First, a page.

She lived in a dead marriage, and clung to a job she hated until the doctor gave her the terrifying diagnosis: she had only one year to live.
Clara Daniels pressed her palms against her eyes. She could feel another one of those horrific nauseating headaches coming on again. She’d already been to the doctor about it and he had ordered a battery of tests and a CAT scan.
Her mother told her that it was all in her head, and her best friend Gail told her it was the constant stress she lived under. Clara thought it was her unhappiness somehow made flesh, tormenting her. And in a way, she was right.
Clara took a migraine tab and drank a cup of coffee, then picked up the manuscript she was editing. What utter dross! She could write better, in fact, she already had.
In the bottom drawer of her desk was her first novel, all she had to do was find the courage to show it to her boss… Clara stood up and walked to his door. She knocked and peeked in.
“Mr. Kandinski, could I speak to you for a minute?” Mr. Kandisnki looked up and sighed. He didn’t look at all pleased by Clara’s interruption, but then, he never looked pleased by anything.
“What is it?” he snapped. “Not another raise? You earn too much for what you do anyway!”
“No,” said Clara, forcing herself to smile as if he’d made a joke. “I wanted to ask you to look at a manuscript…my manuscript.”
“No!” screamed Kandinski, slamming his fist on his desk. “You are barely competent as an editor, I don’t want to wade through trash!” Clara nodded, turned her back, and went back to her desk in tears.
Faster than she had thought possible, the afternoon sped by, and it was time to go home, home to Jerry. When Clara had married Jerry ten years ago, she had been in love with him, and all his little quirks had seemed adorable.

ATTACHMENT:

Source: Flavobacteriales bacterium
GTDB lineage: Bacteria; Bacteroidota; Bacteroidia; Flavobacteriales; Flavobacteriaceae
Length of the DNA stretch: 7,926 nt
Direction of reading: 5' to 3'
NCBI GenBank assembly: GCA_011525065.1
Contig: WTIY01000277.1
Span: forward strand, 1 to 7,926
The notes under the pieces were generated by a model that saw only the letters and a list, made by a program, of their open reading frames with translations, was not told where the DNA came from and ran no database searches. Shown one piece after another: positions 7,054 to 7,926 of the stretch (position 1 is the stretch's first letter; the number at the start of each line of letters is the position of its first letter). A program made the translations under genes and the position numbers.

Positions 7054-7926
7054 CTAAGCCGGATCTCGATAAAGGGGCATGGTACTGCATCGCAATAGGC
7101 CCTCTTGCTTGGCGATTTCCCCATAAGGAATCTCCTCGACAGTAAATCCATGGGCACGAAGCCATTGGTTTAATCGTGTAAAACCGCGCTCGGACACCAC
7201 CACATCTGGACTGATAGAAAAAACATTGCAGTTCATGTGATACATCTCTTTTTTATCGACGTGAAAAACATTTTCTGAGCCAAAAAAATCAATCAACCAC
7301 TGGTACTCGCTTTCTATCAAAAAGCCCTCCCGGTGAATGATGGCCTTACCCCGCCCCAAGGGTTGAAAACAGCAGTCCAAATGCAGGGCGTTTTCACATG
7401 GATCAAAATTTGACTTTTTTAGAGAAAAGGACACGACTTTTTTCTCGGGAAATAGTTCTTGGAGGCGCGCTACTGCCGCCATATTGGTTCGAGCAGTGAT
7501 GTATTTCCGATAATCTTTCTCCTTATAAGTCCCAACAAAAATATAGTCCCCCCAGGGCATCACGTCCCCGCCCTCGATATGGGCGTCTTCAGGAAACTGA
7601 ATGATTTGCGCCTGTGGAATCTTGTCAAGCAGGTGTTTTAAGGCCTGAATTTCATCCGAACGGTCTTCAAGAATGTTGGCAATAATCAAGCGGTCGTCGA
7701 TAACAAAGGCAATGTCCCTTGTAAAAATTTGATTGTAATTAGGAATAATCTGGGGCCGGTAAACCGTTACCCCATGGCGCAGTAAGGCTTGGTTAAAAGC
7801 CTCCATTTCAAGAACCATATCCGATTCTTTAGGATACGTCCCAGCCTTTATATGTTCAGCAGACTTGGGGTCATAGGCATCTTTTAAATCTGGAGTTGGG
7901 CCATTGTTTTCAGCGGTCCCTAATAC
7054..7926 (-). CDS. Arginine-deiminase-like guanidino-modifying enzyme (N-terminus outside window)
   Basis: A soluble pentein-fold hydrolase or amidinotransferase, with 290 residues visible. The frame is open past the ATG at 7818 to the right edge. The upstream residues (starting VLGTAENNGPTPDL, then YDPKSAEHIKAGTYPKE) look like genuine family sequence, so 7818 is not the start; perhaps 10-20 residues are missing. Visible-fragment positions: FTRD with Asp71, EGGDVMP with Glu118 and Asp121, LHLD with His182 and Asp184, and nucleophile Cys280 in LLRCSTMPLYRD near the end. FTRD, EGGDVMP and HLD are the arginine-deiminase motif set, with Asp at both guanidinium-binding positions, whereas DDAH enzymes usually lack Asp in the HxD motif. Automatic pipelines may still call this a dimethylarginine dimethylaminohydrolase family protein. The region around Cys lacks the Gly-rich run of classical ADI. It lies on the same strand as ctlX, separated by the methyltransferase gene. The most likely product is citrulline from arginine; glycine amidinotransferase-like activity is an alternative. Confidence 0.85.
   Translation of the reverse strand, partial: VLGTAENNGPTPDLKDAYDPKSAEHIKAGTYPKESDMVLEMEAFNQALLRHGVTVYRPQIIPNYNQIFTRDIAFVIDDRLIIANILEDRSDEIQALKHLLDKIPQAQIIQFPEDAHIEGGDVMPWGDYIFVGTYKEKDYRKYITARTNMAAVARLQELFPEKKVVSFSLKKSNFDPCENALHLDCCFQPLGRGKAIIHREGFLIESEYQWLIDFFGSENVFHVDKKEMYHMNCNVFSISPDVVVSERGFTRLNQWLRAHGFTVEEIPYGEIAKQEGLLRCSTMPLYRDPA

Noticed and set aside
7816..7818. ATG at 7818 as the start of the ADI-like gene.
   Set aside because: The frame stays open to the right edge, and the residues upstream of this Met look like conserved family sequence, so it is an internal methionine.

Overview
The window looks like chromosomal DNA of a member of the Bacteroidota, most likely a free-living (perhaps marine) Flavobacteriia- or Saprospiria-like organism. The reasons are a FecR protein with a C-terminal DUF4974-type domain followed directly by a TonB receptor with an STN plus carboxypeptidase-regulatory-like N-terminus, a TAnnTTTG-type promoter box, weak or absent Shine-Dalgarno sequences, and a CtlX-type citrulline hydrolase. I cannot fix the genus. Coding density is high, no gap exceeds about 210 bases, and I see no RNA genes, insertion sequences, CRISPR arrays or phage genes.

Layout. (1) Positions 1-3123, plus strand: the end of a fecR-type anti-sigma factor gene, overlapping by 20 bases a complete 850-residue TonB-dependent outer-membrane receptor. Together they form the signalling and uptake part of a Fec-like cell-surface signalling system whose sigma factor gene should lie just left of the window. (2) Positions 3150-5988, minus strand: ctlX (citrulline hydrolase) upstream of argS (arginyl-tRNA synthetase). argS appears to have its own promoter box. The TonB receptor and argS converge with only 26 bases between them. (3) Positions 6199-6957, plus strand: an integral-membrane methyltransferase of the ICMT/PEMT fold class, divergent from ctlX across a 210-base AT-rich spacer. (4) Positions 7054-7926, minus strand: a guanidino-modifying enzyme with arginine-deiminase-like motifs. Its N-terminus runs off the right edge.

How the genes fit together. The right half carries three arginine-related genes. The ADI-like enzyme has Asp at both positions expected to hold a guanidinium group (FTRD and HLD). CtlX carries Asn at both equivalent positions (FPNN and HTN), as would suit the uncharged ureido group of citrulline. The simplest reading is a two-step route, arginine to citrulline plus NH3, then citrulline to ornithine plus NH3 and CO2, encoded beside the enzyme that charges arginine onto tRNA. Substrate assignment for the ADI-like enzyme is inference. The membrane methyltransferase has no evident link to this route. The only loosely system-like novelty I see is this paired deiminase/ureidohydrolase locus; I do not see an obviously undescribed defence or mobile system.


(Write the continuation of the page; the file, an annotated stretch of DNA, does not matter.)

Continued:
A decade in, he irritated her, and she realized that she no longer loved him. Gail had told her to leave Jerry again and again but Clara simply couldn’t. “You don’t understand,” Clara told her best friend. “He doesn’t do anything WRONG!”
And he didn’t. Poor Jerry was a good loving husband. He often surprised Clara with flowers and theater tickets, he made dinner, did his share of the chores — there just wasn’t anything bad Clara could say about him. Except that she didn’t love him anymore.
Clara knew that Jerry felt there was something wrong, which only made him try harder, and Clara feel guiltier. Tonight Jerry had set the table with flowers and candles and he had opened a bottle of wine.
Sometimes we have to face death to learn to appreciate life.
“Oh Jerry,” Clara said, giving him a quick peck on the lips. “I’m sorry honey, I had another one of those headaches and all I want to do is sleep…” Jerry understood, and a little later he brought Clara some tea.
She really didn’t deserve him! Clara cried herself to sleep. She was trapped. This was her life, and she’d just have to put up with it.
Two days later, Clara was sitting opposite her doctor, waiting for the results of all the tests and the scans. “Mrs. Daniels, I’m afraid the news isn’t good,” he said gently. “You have an inoperable brain tumor.”
Clara just stared at him. “Inoperable?” she whispered “But…Chemo? Medication?”
“This kind of tumor doesn’t respond to medication. As I’ve explained, it’s a rare condition. Usually, the only solution is surgery, but in your case…”
“How long?” asked Clara.